DL  Well, they need far more practice. Because one automatically grows up -- an educated person automatically grows up immersed in the world of words. If you want to study computer programing, you have to do it by means of words. You have to read and you have to write. Just as if you want to study theology or art history. You have to do it primarily through reading and writing.
With music you don't have to sing, you don't have to play an instrument, if you are in the world of music. Very often -- one can, if one would want to -- shut off the world of music and simply not listen to it. But you can't do that with words.

KM   Thank you very much, Donna Leon, for all your information.

DL  You're more than welcome.

This interview took place in Ernen, VS, Switzerland, on July 29, 2004.


Donna Leon Book List
Death at La Fenice | Death in a Strange Country | The Anonymous Venetian
A Venetian Reckoning | Acqua Alta | The Death of Faith | A Noble Radiance
Fatal Remedies | Friends in High Places | A Sea of Troubles
Wilful Behaviour | Uniform Justice | Doctored Evidence | Blood From A Stone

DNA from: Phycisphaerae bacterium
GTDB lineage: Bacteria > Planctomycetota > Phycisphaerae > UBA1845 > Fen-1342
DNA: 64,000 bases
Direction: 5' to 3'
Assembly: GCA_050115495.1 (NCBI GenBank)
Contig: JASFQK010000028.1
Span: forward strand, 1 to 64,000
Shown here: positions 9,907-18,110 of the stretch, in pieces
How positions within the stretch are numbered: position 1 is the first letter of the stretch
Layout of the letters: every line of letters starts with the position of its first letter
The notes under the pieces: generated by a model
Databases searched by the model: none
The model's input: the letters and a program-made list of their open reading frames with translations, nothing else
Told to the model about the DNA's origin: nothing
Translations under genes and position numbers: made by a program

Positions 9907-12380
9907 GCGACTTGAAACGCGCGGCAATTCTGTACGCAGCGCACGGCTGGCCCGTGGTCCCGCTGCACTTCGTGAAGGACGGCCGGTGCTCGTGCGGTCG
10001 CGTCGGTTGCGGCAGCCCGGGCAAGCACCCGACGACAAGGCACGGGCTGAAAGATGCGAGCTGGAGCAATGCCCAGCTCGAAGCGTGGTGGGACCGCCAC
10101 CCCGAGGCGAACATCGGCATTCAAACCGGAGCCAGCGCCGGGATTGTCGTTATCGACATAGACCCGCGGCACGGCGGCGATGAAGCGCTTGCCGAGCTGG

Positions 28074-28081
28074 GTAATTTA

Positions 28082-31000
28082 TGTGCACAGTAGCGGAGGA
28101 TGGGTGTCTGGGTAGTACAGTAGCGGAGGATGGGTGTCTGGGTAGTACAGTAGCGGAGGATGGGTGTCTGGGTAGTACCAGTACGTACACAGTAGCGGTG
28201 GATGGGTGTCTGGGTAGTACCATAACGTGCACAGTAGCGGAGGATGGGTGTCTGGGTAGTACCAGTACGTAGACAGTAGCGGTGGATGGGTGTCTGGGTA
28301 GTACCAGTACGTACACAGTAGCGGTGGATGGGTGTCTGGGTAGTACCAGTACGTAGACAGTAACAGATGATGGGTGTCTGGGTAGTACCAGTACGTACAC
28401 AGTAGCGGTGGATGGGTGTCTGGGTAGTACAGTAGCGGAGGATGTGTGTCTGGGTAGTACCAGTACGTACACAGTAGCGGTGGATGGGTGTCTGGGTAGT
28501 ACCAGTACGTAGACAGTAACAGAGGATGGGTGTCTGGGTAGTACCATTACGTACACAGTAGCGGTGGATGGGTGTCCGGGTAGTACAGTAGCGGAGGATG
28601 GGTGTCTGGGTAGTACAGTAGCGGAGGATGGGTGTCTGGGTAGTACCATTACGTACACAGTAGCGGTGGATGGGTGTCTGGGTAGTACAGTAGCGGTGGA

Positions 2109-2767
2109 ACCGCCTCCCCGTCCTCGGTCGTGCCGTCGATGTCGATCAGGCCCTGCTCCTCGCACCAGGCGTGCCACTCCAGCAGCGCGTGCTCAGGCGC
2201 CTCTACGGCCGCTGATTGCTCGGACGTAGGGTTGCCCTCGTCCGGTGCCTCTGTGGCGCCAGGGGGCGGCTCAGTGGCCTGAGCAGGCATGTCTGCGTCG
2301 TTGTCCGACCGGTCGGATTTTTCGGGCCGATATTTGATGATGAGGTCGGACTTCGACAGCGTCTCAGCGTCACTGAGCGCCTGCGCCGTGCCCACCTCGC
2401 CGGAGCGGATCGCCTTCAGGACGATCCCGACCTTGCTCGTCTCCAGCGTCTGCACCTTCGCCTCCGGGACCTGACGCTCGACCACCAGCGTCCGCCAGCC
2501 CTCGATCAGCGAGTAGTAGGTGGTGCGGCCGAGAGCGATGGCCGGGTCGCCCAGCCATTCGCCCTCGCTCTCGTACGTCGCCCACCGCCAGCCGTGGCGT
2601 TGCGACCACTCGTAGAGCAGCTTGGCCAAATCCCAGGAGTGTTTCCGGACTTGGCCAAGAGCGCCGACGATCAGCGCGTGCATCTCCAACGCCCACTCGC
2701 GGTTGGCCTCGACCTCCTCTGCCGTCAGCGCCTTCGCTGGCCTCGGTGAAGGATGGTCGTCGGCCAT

Through a Glass Darkly | 
Suffer the Little Children | The Girl of His Dreams | About Face
A Question of Belief | Drawing Conclusions | Beastly Things | The Golden Egg
By Its Cover | Falling in Love |  | The Waters of Eternal Youth

Interviews & Articles
MHz Networks Interview with Donna Leon
April 2013 Interview on BBC's Meet the Author
Exclusive Donna Leon Interview
Donna Leon 2003 Interview - La Maga Abbandonata CD
2009 Interview by The Gypsy's Guide Blog
La Serenissima (December 2005)
An American in Venice (Washington Post)
Amazon.de Interview
Meet The Author 2005
March 2005 Interview
New Zealand Herald Interview
Conversation about Acqua Alta (Penguin)
German Interview Translated into English
Swiss EducETH Interview (July-2004)
A Patron of the Arts of Opera and Murder
Barnes & Noble Interview
BBC Radio 4
CBS Sunday Morning
At Lunch With Donna Leon